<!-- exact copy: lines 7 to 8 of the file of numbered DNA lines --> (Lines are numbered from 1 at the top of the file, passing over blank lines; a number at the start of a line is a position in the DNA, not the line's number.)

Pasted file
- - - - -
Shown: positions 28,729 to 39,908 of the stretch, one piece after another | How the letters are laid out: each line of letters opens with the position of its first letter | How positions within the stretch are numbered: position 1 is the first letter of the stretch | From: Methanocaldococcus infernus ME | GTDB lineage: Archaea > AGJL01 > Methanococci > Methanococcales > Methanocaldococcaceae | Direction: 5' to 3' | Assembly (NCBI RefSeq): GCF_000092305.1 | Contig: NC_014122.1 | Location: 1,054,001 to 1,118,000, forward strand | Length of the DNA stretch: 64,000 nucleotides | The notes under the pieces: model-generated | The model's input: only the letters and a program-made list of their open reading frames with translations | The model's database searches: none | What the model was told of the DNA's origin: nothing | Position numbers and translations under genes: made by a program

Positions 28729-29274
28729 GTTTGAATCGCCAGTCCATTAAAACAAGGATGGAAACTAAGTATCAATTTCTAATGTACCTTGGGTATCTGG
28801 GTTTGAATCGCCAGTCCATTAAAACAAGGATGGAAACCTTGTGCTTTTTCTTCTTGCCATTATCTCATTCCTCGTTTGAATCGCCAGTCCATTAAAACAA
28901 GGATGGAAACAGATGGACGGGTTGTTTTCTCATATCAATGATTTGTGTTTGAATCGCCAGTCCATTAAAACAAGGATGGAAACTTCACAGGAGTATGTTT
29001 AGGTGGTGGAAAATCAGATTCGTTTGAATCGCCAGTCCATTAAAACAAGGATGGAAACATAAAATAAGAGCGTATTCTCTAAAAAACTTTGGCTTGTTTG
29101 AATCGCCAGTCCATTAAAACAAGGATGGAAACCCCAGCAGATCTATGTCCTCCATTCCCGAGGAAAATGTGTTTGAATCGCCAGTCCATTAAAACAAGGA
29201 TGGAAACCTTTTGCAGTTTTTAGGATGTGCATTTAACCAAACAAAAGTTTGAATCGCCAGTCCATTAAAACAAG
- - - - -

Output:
29101 AATCGCCAGTCCATTAAAACAAGGATGGAAACCCCAGCAGATCTATGTCCTCCATTCCCGAGGAAAATGTGTTTGAATCGCCAGTCCATTAAAACAAGGA
29201 TGGAAACCTTTTGCAGTTTTTAGGATGTGCATTTAACCAAACAAAAGTTTGAATCGCCAGTCCATTAAAACAAG